JewishWorldReview.com | The flavors and spices of Middle Eastern foods, especially the grilled kebabs and koftas, are some of the most interesting and unique, with influence stretching from the Himalayas to the Mediterranean. Koftas, grilled ground meat patties, can be found in many countries in the Middle East, North Africa, South Asia and Central Europe. A few years back, I enjoyed some wonderful lamb koftas at a Turkish restaurant in New York City. Ever since then I've kept the idea in the back of my mind of creating my own recipe. Inspired also by the Hungarian fasirt my mother makes, I wanted to create a recipe that combined spices from the various regions: paprika from Hungary and coriander, cumin and turmeric from India.

My mother's fasirt uses the simplest spices, whereas koftas are generally made out of beef or lamb and use the most pungent spices. These koftas can be shaped into patties or meatballs, but I thread them onto skewers, one of the more interesting methods of cooking them. They can be fried in oil, but grilling them is healthier and lends more flavor. In South Asia, koftas are seared first and then stewed in curry. This recipe can be adapted to suit many tastes and preparations. The idea of meat on a stick is so novel that it's worth making, especially for kids.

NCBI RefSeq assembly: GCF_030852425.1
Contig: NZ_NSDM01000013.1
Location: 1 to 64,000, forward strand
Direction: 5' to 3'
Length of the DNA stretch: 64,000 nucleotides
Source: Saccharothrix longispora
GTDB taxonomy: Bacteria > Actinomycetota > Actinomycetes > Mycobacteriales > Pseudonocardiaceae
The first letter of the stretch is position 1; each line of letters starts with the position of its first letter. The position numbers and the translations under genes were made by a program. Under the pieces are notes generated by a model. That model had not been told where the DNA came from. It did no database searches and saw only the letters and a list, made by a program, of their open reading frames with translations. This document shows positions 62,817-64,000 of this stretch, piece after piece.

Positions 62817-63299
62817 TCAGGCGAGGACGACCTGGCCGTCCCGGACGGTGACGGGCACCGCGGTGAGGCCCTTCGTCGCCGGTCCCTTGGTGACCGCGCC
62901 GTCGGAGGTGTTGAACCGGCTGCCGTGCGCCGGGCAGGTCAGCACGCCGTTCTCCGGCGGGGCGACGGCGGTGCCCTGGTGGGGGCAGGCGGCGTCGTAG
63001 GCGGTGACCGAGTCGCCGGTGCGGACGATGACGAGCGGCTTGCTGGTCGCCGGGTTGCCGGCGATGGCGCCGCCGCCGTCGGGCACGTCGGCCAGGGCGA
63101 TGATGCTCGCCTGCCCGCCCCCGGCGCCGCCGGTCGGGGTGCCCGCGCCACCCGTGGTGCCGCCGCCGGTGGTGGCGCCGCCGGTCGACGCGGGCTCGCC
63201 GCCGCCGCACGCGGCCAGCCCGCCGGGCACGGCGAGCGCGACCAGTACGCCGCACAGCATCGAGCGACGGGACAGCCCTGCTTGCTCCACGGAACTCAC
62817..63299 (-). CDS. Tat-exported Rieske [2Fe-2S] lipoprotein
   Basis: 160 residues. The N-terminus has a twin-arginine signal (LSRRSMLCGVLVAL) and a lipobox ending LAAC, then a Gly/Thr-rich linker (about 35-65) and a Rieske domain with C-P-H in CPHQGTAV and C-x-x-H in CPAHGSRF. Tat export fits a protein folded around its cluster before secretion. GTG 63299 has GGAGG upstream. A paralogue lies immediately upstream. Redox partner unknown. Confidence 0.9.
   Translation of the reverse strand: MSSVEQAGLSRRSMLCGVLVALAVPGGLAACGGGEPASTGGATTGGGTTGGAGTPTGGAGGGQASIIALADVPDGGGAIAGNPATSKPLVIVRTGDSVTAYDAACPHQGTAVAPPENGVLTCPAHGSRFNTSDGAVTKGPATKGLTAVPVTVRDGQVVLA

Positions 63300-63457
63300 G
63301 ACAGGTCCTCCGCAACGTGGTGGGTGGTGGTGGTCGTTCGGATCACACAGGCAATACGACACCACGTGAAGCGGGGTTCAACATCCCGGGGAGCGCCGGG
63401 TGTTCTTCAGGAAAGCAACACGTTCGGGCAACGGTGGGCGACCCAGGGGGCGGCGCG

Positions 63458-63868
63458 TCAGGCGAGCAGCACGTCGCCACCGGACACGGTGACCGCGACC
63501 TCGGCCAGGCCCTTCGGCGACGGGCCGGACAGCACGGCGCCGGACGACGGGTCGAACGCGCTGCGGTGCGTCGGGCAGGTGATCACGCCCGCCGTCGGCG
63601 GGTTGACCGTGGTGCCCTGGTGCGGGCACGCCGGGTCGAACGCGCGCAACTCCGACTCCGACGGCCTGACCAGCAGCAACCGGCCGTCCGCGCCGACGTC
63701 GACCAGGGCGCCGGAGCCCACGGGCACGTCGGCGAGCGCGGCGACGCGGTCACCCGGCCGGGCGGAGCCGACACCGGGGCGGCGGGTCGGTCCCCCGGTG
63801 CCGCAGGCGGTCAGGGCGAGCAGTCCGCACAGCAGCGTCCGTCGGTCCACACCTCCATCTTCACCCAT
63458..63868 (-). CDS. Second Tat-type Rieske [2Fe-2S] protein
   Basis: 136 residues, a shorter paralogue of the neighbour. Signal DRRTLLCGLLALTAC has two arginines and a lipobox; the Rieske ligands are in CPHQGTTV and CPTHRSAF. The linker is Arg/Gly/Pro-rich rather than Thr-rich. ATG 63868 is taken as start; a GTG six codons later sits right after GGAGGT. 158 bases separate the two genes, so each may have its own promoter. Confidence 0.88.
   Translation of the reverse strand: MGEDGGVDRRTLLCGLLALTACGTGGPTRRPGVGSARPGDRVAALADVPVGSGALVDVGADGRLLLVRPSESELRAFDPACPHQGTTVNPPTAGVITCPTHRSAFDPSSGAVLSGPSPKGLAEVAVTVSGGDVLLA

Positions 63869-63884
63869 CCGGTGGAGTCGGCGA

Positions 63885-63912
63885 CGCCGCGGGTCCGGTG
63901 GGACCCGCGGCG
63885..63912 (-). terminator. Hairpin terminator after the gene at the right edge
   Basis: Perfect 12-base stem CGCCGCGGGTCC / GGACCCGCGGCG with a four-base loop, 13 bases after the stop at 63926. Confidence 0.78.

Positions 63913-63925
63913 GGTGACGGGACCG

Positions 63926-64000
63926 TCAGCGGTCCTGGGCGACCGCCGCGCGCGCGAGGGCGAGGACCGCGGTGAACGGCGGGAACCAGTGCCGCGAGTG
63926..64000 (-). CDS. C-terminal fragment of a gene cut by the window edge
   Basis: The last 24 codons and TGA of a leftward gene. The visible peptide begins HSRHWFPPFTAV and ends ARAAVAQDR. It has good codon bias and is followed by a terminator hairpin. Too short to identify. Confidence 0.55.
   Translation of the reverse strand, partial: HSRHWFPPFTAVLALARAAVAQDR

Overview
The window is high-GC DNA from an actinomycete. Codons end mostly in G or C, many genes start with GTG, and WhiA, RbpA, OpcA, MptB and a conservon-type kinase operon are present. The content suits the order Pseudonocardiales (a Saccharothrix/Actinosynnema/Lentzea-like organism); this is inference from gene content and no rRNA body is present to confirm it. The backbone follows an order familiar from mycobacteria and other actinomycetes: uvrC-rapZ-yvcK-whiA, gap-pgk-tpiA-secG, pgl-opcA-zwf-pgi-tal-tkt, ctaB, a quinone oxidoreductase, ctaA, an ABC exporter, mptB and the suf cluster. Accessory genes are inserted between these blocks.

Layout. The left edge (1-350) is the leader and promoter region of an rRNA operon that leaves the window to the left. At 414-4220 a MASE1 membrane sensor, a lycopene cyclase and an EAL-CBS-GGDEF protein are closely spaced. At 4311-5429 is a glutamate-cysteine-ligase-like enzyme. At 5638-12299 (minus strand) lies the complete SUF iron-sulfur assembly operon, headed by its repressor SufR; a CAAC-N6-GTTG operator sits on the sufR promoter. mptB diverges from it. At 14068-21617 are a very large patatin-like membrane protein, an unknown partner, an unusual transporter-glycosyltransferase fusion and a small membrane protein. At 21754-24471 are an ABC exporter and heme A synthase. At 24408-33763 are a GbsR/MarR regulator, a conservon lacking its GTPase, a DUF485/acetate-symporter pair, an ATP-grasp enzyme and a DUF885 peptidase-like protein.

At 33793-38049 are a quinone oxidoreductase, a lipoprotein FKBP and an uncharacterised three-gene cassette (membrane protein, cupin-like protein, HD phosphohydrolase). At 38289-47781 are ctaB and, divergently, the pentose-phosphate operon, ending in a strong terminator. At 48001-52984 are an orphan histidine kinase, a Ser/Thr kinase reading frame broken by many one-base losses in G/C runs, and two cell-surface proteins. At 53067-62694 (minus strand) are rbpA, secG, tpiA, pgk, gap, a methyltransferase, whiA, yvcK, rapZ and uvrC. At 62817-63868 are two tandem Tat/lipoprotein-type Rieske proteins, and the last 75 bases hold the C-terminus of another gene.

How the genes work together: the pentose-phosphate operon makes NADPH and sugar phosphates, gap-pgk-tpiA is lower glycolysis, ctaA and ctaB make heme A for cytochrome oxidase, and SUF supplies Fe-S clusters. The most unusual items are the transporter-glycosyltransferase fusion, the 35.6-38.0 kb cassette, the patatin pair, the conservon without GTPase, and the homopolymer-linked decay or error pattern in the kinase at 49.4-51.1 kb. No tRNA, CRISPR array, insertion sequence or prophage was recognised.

To cut the spiciness of the meat, I pair it with a creamy Asian-inspired slaw of Napa cabbage with a few sliced chilies thrown in for heat. Sour cream, pareve, of course, in the dressing helps cool the palate and counteract the heat and spiciness. It makes for a meal that's great for a quick weeknight dinner around the world.



GRILLED LAMB KOFTAS

SERVES: 8-12

  • 1 pound ground lamb .
  • 1 tablespoon olive oil
  • 1 large egg
  • 1 small yellow onion, finely chopped
  • 1/4 cup finely chopped cilantro
  • 1 teaspoon coriander seeds, toasted and ground